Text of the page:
We still think the pyramids are mysterious, but actually they were products of common sense. They are virtually identical in Mexico, Egypt and China – not because one civilisation learned how to build them from another but because they thought alike.
He is right, however, that the superficial similarities stem from the demands of ancient building techniques, which demand a tapering structure for stability. Spalding, though, take a psychological view of pyramid building, reducing the construction of pyramids to a question of cosmology:
Piles of stones or earth naturally form cones but there are no massive cones in ancient history. The reason is simple: cones form circles and, therefore, couldn’t be on the ground. A circle was the shape of heaven. The flat earth had to be square because it had four directions – north, south, east and west. That’s why all pyramids are four-sided, and, incidentally, extremely difficult to build.
I would hazard that when building in stone, shaping rocks into squares and rectangles is probably easier than finishing them on a curve to construct a perfect cone. I would argue that the four sided pyramid was the easiest way to work in stone, much easier than creating a cone and perfecting its curves.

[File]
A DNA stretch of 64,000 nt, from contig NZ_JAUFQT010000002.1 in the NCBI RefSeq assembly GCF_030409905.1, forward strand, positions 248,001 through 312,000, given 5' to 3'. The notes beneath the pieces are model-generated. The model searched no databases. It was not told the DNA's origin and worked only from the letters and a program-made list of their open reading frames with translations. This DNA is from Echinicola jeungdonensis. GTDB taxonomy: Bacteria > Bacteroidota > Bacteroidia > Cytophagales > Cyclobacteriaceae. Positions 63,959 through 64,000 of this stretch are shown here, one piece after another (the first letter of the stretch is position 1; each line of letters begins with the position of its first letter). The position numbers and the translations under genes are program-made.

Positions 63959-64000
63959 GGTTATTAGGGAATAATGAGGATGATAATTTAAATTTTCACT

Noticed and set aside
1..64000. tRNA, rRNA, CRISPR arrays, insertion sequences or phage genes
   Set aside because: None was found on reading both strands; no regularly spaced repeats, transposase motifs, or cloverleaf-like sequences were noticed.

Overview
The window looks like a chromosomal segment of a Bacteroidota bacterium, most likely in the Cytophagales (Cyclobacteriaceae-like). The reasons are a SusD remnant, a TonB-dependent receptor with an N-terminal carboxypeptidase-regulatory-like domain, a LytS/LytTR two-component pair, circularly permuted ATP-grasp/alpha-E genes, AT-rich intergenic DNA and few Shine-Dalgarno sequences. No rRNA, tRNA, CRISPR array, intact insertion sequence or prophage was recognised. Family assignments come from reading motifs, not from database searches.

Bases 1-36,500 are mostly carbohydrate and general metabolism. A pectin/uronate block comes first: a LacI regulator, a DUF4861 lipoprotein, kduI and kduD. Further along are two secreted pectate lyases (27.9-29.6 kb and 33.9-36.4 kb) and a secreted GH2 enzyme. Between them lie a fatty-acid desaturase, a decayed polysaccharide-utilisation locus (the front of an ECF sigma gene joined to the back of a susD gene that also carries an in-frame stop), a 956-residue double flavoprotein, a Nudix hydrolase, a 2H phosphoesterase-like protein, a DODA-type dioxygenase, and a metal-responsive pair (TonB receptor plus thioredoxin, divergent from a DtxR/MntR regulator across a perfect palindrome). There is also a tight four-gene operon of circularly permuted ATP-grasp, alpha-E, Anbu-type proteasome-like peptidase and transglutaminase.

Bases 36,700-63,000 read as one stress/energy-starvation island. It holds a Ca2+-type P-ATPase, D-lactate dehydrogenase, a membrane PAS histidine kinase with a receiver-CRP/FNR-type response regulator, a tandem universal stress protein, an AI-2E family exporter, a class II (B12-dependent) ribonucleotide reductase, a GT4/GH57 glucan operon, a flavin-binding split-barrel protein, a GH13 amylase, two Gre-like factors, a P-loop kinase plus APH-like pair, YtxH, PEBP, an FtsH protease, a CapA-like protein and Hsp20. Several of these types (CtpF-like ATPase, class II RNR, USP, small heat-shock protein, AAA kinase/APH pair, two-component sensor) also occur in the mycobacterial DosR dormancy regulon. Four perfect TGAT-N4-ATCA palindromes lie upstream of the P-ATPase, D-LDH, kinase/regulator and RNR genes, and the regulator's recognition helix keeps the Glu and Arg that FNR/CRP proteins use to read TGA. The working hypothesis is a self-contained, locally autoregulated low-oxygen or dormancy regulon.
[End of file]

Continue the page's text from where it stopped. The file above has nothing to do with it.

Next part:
Spalding, though, elides all of the many and varied reasons for building mounds, platforms, and pyramids—from tombs to temples to raised residences for elites—in favor of one quasi-mystical claim:
The reason for pyramid building was simple: they harnessed the mysterious forces that we believed held the world together – the sea’s flat horizon that ran through the earth, the invisible force of gravity that dragged us down to our graves and the spirit of life which, like flames that always rise, lifted us to our eternal, future home among the stars. The bigger and heavier we could build them, the more pyramids concentrated the powers of the universe against the ceaseless changes on earth that brought so many calamities. They weren’t symbols of celestial bodies but forces for permanence on earth. That’s why pyramids looked alike.
In short, it’s hard to attribute a human universal to a phenomenon of startling diversity, much less one predicated on Western ideas about spirituality that don’t necessarily apply in non-Western contexts. It is astonishing how closely Spalding captures the essence of the medieval pyramid myths so popular with fringe historians.